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5 Essential Tips to Care for Your Children’s Teeth!

November 8, 2014

Filed under: Uncategorized — nawrockidmdteam @ 8:34 pm

Most Americans learned how to brush properly from their parents who learned from their parents. Did you know that the method that most all of us were taught growing up is not the best way to brush? The fact is that dentistry and oral hygiene are full of these small sources of misinformation. At Matthew Nawrocki DMD, MS we are convinced that we can make a difference in the oral healthcare education of not only Orange Park residents but everyone within reach.

We felt it would be beneficial to list 5 great tips to care for children’s teeth. We hope you enjoy!

1. Understand the timeline: There is variation between children in terms of dental development but here are some general guidelines. This not only will allow you to exercise the proper hygiene requirements for a child but also can provide insight into each child’s particular development.

First dental visit by first birthday. This is recommended by the American Academy of Pediatric Dentistry. At this time, even though most teeth have not yet begun to appear in the mouth, the dentist can search for any signs of abnormality or pathology.

Toothbrushing begins at the appearance of the first tooth. This is anywhere from 6-10 months. The American Dental Association has a terrific tooth eruption chart that gives general guidelines for eruption patterns.

First experience with the Tooth Fairy is usually about 6 years of age. Some children begin this a little earlier and some a little later. The teeth are shed relatively in the order in which they appeared so if there is any significant variation from this, the dentist can help.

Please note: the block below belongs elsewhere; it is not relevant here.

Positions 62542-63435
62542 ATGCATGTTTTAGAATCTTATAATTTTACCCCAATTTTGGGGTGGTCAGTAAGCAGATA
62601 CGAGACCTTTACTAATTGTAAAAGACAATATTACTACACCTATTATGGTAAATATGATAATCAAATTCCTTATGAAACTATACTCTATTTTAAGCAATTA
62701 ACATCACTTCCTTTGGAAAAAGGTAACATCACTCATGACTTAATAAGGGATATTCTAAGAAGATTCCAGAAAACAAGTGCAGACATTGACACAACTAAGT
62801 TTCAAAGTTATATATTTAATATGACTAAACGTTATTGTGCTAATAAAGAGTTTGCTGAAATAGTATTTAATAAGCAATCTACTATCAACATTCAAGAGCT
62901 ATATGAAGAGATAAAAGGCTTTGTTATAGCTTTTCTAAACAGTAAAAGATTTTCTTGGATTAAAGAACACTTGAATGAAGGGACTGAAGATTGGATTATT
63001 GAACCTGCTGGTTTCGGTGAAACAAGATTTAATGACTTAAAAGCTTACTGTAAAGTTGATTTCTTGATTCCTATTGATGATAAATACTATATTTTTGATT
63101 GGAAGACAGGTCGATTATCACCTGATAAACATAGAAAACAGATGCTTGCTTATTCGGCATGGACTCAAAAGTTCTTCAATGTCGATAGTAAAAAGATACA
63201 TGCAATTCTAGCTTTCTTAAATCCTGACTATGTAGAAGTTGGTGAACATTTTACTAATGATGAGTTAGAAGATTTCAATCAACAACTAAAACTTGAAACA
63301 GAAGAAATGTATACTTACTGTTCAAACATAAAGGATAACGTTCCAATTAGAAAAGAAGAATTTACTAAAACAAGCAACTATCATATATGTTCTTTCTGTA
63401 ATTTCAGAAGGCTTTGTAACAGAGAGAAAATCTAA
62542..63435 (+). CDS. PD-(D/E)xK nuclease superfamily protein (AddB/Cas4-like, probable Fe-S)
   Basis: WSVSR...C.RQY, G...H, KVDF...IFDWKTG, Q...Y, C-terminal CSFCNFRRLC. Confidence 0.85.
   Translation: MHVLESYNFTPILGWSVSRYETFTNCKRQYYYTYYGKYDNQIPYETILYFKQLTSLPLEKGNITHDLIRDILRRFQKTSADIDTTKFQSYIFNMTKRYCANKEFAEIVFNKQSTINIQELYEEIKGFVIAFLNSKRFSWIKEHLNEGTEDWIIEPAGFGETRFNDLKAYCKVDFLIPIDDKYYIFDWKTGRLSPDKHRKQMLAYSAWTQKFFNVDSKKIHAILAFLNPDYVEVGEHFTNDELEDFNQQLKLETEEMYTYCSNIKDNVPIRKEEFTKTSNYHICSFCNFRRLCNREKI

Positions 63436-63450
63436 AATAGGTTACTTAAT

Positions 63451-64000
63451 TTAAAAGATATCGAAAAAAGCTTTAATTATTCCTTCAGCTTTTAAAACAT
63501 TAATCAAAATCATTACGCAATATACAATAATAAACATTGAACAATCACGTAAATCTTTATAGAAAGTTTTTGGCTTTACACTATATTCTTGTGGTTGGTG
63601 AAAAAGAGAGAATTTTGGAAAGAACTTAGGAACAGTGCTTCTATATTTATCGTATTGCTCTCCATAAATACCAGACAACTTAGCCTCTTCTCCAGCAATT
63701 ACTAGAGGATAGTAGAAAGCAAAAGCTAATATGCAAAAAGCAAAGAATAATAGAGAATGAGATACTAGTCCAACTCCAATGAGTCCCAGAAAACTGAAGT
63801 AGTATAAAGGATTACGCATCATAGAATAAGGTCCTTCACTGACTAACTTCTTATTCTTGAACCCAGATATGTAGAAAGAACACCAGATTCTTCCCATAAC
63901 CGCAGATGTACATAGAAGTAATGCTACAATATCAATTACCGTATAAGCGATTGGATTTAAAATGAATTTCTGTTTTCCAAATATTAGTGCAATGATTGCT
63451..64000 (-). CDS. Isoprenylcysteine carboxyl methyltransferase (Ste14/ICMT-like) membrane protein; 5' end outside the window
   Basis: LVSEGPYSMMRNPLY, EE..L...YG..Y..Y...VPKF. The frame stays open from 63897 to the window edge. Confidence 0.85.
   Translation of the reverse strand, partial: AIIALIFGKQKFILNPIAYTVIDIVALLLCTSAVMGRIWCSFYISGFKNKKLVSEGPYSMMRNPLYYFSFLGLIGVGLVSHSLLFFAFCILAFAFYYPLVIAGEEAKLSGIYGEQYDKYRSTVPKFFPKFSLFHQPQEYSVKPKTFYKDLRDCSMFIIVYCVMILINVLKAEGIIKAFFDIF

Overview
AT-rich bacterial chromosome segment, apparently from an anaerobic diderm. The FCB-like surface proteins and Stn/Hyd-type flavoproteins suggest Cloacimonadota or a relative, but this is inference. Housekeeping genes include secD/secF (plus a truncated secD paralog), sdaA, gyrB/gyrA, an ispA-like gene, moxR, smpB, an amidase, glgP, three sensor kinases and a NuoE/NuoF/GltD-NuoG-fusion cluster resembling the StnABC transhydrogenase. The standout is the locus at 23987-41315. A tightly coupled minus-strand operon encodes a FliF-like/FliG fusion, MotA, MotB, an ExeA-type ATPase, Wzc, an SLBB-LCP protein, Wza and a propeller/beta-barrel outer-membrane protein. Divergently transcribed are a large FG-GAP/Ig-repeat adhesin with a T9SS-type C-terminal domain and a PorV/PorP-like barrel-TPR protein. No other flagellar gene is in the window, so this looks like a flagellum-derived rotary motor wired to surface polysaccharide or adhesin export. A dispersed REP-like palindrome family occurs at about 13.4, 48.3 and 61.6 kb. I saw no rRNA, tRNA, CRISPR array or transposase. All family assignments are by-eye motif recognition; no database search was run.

WIsdom teeth can appear in the mouth between ages 17-21. They appear in x-rays as early as age 12. The dentist will be helpful during this time to determine if the wisdom teeth could cause potential problems and would therefore need to be removed.

2. Proper brushing and flossing technique is essential: Here is a quick overview. Even before a child begins to show teeth, a soft wet cloth should be used to gently wipe the gums. Upon appearance of the first tooth, the teeth should be brushed twice per day. A small smear of toothpaste should be used. When children begin brushing themselves, a pea sized amount of ADA approved toothpaste should be used.

In terms of proper brushing technique, feel free to watch the following video regarding brushing.

Flossing is also an important part of oral hygiene. Feel free to visit our past dental blog entitled “Everything to Know About Flossing”.

3. Diet is Extremely Important for Oral Health: It should come as no surprise that the same foods that specialists and diet gurus claim create optimal systemic health are the foods that create a healthy mouth and teeth. We encourage you to visit our past blog entitled “The Top 5 Worst Foods and Drinks for Your Teeth”. If you have questions about diet, we are happy to discuss specifics at any time.

4. Understand Fluoride: The CDC claims that water fluoridation is one of the 10 great public health achievements of the 20th century. During development, fluoride mixes with the tooth structure and makes the teeth more resistant to decay. Fluoride is in the water, air, the earth’s crust, and many of the foods and drinks that we consume. It is important to know if your water is fluoridated so you can determine if your children are obtaining optimal levels of fluoride intake.

In excessive amounts, ingested fluoride can be hazardous to children. Among other implications, teeth can have what is called fluorosis. The teeth will have permanent white spots on the visible surfaces. It takes a significant amount to create this problem. That said, it is important to keep containers of fluoridated toothpaste out of the reach of children.

5. Encourage Optimal Practices Until Adulthood: According to the ADHA, three quarters of teenagers have gums that bleed. This indicates that a significant of our young population has gingivitis. Prevention of this begins years before. Making brushing fun, creating a healthy relationship between the dentist and child early, monitoring brushing during early ages, and ensuring that your child is maintaining a healthy diet are among the ways to create these healthy habits.

We welcome questions and new patients. If you have any questions or would like to schedule an exam, feel free to contact us electronically or call us at (904)602-8396.

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